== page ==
Internet sports gambling is a massive expansion of gambling.
Access to sporting events worldwide 24 hours a day makes gambling just a click away, and fuels gambling addiction. Internet sports gambling appeals to young people, who could place bets over their phones or computers, with no one knowing.
Sports gambling advertising is very aggressive. A recent study found that Twitter users under the age of 18 who follow popular sports accounts are being “bombarded” with gambling ads. Studies indicate that youths who view these ads are more likely to gamble.
Nearly 10 percent of high school students are gambling online, and more than 40 percent are gambling in any form, according to a Science Daily study.
In 2016, a survey by the NCAA found 24 percent of male student athletes and nearly 5 percent of current NCAA women wagered on sports in the past year. Millennials (those 25-34 years of age) were responsible for the biggest increase in online gambling last year. Online sports betting will create a new generation of problem gamblers.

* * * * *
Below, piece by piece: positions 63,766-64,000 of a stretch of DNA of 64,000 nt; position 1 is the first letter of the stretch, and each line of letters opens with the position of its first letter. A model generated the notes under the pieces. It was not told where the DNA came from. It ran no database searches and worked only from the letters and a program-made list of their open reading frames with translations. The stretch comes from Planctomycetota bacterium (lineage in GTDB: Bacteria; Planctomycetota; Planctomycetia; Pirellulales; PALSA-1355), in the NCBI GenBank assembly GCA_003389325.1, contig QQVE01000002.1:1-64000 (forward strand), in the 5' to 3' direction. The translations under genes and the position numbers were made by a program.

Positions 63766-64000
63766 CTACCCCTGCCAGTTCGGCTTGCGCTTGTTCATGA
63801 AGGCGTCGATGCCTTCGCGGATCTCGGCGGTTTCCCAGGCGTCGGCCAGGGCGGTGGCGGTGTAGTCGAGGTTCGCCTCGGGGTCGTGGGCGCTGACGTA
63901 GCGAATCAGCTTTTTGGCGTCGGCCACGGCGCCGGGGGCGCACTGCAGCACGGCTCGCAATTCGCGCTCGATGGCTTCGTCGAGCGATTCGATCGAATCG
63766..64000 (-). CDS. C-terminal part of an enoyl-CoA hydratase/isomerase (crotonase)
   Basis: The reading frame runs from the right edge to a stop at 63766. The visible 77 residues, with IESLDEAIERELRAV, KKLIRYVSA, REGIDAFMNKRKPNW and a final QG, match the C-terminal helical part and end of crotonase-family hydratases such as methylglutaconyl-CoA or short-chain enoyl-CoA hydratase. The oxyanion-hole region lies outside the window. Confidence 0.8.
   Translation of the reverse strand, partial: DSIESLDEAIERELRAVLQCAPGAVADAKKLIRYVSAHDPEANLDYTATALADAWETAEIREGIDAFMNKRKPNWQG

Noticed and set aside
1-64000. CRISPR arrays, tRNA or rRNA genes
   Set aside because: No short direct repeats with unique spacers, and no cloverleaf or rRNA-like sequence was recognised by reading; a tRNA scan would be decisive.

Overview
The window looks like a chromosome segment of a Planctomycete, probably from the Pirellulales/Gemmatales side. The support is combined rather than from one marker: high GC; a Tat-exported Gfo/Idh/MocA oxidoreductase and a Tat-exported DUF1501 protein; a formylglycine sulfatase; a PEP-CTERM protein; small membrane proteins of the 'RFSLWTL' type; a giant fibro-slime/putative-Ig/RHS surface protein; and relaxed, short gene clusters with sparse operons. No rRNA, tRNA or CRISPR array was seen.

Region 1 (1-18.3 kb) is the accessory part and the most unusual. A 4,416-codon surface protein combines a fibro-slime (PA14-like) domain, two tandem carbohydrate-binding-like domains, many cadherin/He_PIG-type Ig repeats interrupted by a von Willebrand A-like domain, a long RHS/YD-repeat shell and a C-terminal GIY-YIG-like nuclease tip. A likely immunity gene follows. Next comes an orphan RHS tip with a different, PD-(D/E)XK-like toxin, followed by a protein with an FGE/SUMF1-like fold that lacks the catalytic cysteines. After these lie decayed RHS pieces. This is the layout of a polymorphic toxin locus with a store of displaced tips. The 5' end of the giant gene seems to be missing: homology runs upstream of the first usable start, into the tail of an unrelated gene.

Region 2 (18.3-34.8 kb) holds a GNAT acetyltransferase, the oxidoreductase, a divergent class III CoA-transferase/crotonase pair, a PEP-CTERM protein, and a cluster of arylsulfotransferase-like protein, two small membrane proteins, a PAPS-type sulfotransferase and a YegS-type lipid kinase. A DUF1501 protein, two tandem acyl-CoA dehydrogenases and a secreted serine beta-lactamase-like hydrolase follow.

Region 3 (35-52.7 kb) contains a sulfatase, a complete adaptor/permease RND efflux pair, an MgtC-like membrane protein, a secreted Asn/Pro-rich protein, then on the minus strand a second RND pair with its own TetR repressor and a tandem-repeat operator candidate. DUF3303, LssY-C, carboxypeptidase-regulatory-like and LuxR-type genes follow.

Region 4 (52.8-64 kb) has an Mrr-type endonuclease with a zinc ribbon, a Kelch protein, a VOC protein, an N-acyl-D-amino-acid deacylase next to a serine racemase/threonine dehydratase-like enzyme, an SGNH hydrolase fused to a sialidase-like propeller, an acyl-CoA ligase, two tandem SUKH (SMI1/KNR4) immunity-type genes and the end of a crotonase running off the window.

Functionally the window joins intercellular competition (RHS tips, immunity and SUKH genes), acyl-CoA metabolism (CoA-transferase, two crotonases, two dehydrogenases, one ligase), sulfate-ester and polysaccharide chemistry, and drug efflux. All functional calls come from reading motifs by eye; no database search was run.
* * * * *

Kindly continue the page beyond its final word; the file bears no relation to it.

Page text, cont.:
Legalizing sports gambling will not eliminate illegal gambling nor prevent underage gambling. Illinois legislators were cautioned not to tax sports gambling too high, so the state will get a small “cut” of the losses and shoulder all the costs of regulation, criminal justice and social costs.
In New Jersey, which led the way for sports gambling, former Gov. Chris Christie did not consider sports gambling to be a game changer, and his successor is still trying to raise income and sales tax. Gambling interests would be the big winners in this scheme and could make a fortune luring people to gamble.
Call your legislators and tell them, no more gambling!
Note to readers: Anita Bedell is executive director of the Illinois Church Action on Alcohol and Addiction Problems based in Springfield.